This is the fundamental equation that the legal departments have yet to figure out: broken versus working. We're happy to pay, but not for something that doesn't work - and I mean it has to work everywhere. Every-****ing-where. Because if it doesn't, you've just made people go and find it somewhere else that does. It may not even be for free on the internet, it may be from your competitor's site. But your customers will leave you if they can get it working somewhere else. Figuratively, I went to a store, gave them some money, they popped my book in a bag, swapped that bag for a bag exactly the same weight and size filled with confetti, and gave it back to me.
It's not even "expensive and broken" versus "free and working", because we've already established that I wanted to pay for the ebook. I want to support Charlie Stross, and I want to support a bookstore and a publisher that will sell me a book in electronic format. Cory Doctorow covers all the things I want to say about ebook licensing, restrictions, and that kind of stupidity in his introduction, so I won't bore you with them. But I don't want to take Cory's bargain and buy a printed book, making the publisher think that dead tree accretions are more popular than ebooks. I want an ebook that works.
So, given the choice of the unpalatable, the unwanted and not paying the author a cent, I will choose the unpalatable. I will buy what ebooks I can. If they are shackled with digital restrictions, I will find a free version and download it afterward. And I will find them, because they will be there. Hopefully, some day, the publishers will save me the trouble of fixing their mistakes.
Reading it, however, I felt no real surprise and only a sense of sadness. The idea is that for retail stores to push "the experience" rather than just the price. People would go to Myers to meet and hang around with the purchasing elite; you might sip champagne and hear string quartets play while discussing fashion and homewares with the staff and like-minded shoppers. The article listed this consultant as having helped Microsoft, Borders and other large corporations come into the internet era.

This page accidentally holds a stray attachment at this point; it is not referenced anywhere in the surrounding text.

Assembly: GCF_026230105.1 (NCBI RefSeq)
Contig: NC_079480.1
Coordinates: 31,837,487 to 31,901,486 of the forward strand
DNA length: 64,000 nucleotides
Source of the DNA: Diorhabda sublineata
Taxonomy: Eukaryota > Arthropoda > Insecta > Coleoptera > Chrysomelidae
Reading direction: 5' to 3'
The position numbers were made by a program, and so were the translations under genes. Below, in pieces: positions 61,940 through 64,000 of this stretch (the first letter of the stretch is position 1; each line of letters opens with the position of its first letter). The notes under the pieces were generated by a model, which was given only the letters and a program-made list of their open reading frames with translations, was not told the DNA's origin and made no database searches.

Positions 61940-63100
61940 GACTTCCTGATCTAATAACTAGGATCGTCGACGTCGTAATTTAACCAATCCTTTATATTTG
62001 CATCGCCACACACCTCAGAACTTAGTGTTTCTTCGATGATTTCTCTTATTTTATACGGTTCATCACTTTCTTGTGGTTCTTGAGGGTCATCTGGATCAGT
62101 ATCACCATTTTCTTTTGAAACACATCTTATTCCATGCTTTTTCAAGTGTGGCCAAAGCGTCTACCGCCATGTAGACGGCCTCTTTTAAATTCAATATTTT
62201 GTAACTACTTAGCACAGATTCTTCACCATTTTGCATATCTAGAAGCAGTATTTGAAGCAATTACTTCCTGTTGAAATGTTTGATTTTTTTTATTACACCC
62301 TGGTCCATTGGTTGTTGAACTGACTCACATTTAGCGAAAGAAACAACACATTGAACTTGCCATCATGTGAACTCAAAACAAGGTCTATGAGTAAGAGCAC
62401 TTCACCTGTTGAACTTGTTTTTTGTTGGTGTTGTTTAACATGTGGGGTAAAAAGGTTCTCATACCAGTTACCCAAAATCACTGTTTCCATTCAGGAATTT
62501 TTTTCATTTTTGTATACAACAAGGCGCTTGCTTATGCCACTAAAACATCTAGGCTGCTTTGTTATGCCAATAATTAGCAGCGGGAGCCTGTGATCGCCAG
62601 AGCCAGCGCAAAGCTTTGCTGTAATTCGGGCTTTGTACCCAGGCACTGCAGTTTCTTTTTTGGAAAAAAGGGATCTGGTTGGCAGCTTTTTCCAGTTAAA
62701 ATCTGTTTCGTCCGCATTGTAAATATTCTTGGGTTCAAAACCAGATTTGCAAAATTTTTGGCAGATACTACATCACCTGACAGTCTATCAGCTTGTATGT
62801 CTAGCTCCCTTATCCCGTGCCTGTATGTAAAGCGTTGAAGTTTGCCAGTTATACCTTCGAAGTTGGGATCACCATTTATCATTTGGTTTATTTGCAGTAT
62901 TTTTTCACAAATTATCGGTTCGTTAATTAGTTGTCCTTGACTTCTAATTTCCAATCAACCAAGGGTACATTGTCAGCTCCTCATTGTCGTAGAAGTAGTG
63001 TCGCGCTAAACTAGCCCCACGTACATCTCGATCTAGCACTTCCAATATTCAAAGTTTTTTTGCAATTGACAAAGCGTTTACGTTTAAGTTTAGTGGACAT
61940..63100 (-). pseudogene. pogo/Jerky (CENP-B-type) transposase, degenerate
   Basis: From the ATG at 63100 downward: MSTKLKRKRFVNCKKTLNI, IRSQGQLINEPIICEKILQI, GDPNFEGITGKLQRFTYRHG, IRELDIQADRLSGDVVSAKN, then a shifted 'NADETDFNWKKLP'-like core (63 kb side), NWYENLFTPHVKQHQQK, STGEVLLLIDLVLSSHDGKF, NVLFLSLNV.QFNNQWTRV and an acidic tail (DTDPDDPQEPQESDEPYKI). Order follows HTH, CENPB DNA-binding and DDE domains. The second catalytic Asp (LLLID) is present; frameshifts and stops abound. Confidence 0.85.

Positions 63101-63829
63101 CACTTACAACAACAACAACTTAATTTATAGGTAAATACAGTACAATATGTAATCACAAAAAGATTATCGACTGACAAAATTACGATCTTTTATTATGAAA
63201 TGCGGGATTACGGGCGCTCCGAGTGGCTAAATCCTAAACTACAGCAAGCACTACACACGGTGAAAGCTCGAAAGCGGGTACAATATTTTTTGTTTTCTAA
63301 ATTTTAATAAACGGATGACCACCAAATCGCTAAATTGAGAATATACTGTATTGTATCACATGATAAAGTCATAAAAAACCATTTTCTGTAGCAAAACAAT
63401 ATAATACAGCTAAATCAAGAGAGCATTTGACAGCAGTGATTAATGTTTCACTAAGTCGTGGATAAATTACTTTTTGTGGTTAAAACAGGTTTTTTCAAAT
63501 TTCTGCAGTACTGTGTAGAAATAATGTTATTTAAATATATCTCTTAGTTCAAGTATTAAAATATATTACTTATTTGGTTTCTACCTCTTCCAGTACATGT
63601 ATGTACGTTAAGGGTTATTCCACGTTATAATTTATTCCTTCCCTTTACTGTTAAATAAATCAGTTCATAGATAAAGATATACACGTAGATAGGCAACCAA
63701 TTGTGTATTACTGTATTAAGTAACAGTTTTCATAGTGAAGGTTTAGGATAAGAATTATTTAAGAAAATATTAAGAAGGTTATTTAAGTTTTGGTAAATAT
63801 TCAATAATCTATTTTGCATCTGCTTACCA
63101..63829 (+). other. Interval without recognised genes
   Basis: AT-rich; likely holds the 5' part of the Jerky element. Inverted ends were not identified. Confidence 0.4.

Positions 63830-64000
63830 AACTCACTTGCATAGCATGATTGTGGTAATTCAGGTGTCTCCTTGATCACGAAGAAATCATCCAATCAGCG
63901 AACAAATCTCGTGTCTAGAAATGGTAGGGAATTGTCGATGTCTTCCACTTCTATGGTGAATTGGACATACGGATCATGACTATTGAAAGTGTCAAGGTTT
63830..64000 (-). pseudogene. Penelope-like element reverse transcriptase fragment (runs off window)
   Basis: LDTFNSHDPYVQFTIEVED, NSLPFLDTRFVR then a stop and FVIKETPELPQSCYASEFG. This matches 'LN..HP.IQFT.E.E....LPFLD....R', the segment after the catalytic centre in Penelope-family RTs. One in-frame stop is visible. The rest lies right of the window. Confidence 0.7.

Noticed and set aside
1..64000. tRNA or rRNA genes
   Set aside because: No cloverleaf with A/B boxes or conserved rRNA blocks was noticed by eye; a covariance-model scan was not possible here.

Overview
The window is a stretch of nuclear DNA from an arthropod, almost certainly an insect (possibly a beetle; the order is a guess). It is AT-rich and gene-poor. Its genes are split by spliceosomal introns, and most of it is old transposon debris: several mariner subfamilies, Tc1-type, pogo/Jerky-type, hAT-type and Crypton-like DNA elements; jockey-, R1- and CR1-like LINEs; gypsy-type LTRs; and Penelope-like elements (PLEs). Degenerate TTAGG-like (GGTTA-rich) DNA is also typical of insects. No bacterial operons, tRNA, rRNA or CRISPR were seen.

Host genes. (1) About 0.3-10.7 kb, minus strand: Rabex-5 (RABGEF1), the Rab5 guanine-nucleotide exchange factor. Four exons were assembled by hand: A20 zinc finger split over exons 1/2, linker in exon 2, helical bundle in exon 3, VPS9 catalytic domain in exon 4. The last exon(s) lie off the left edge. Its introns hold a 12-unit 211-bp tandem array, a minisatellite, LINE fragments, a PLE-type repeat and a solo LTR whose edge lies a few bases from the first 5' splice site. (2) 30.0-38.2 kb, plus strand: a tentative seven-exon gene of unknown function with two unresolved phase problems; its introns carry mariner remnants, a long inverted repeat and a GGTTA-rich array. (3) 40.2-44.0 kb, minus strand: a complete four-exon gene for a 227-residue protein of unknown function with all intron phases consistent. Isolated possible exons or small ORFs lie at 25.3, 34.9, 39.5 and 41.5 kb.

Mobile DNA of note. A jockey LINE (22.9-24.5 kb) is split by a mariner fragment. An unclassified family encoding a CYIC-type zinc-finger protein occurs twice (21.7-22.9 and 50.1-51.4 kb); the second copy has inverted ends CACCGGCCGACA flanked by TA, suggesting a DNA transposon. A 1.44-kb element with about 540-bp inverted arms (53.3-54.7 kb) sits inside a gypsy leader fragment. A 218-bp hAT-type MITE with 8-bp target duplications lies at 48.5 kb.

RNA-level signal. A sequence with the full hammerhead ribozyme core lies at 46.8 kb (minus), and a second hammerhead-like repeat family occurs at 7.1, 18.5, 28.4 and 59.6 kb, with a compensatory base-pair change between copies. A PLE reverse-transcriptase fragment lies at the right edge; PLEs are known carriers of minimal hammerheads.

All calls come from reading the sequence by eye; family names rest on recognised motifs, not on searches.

Really? Even Apple fanatics don't go to Mac shops to hang out with people who also purchase Apple equipment. As far as I can see, people going shopping would rather not meet any other shoppers in their perambulations through the store - they'd rather have staff who pop up when requested, disappear when ignored, and know enough to answer questions correctly. Shopping as a social experience is done with friends, not complete strangers; even for exclusive fashion stores the idea is to be seen and to enjoy the exclusiveness, not to sit around and chat with random people. The whole idea is absurd.
Now, admittedly, my experience with exclusive fashion stores is pretty much nil, and my method of shopping for most of these items is antithetical to any idea of socialising: I work out what I want, I go in, I look at all the available options, I choose what I want (if anything), I pay and I get out. I don't mind being at least polite in a store - if someone's obviously curious about an item that I have some experience with I'll happily answer their questions or even offering a bit of advice if someone has a question that I can help with. Even at computer fairs, where I have been known to wander around checking random prices without any intent to buy those things even in the near future, I don't tend to socialise. But I still think most people would agree that they don't want to have social interactions in a store that are irrelevant to what they're looking for.